The telecoms industry watchdog in the UK has announced new measures to support broadband customers. In its most significant new measure it has extended the time during which an ISP customer can walk away from their contract, with the reason of slower than expected internet speeds, from three months to the entire contract length.
Today Ofcom's Chief Executive Sharon White, a former senior Treasury official, will make her first speech at a Which? Conference. She will tell attendees that while some aspects of consumer telecoms services have improved industry wide, there are still important issues to be tackled with the ease of changing suppliers, cancelling contracts and customer service frustration. The initiative stems from the fact that having a reliable internet connection and mobile phone has graduated from being a nicety to an essential of modern life and business.
Ofcom is outlining three new measures to help telecoms customers. The first is a stronger Code of Practice on broadband speeds. "The new version of the Code improves consumers' right to leave their broadband contract when speeds fall below acceptable levels. New customers signing up will be able to walk away from providers during the whole term of the contract, not just the first three months, if they suffer problems that cannot be resolved." The new speeds rules apply only to DSL service providers BT, EE, KC in Hull, Plusnet, Sky, TalkTalk and Virgin Media.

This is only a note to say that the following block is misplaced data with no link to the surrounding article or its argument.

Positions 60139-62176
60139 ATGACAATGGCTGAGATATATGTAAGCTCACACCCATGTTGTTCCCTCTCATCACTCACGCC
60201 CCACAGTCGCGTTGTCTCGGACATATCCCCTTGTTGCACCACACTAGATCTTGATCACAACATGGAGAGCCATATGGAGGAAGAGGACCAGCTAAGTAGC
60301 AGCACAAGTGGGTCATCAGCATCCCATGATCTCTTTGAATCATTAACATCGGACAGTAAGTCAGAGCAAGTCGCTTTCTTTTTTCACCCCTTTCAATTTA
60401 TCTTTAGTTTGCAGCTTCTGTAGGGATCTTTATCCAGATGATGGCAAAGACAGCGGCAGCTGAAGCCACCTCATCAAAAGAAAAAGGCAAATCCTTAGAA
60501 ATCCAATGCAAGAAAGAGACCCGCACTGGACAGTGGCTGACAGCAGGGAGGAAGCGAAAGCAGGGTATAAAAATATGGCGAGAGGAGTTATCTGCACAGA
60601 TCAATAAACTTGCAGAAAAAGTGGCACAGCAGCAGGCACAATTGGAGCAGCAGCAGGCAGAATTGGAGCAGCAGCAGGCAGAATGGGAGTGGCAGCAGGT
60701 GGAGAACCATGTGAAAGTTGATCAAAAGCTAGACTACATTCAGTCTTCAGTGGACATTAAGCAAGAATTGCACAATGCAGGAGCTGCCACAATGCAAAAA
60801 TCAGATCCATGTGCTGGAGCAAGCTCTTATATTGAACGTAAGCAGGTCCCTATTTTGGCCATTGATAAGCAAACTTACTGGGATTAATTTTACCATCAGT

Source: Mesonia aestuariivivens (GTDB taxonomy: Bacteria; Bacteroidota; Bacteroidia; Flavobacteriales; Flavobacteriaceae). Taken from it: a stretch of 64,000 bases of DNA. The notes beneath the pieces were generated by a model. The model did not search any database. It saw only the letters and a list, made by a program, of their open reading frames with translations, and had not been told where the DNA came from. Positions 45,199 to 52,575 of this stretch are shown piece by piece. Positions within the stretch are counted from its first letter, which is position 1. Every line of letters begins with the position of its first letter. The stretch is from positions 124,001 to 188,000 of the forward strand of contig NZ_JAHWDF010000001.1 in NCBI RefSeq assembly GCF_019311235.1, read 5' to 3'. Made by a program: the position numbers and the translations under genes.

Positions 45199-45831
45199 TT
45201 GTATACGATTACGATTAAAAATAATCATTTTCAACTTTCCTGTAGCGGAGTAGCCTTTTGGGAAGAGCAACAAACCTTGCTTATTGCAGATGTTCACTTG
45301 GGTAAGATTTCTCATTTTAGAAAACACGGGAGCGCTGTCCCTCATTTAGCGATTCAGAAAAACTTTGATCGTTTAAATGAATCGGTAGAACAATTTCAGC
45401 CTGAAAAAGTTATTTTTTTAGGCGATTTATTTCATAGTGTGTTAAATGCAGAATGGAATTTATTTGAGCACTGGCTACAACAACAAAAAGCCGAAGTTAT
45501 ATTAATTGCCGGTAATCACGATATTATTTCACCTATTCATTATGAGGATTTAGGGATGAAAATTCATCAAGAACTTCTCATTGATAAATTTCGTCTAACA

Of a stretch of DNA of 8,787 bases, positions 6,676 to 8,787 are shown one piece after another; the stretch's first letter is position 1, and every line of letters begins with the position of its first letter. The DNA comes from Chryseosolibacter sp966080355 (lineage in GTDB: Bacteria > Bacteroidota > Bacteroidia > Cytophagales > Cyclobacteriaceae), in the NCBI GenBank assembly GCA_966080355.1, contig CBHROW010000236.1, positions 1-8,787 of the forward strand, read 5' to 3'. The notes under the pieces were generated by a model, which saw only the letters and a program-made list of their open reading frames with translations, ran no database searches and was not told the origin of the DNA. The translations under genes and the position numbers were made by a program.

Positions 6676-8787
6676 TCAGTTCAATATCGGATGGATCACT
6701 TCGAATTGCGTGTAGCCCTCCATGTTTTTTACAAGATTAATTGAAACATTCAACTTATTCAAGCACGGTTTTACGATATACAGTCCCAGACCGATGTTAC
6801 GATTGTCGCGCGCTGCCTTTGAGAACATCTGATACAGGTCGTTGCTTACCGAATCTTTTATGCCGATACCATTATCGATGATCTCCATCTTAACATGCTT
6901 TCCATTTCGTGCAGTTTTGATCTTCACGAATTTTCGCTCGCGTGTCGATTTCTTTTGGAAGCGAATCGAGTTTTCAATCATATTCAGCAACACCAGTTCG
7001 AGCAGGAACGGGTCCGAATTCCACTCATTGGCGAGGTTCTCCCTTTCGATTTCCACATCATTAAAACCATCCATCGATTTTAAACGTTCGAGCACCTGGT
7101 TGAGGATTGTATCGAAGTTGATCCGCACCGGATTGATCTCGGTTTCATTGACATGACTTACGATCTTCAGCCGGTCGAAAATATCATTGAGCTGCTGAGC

Further measures include new plans to make it easier to change mobile phone providers and smoothing the broadband and landline provider switching process for consumers.
The new Ofcom policy and plans have been welcomed by Which's executive director Richard Lloyd. He said the speech is an encouraging start from Sharon White. "Unreliable broadband speeds drive consumers crazy, so we also welcome the regulator telling providers to give better information on the speeds customers will realistically achieve, and to let people leave their contracts without penalty if they don't get what is promised," said Lloyd.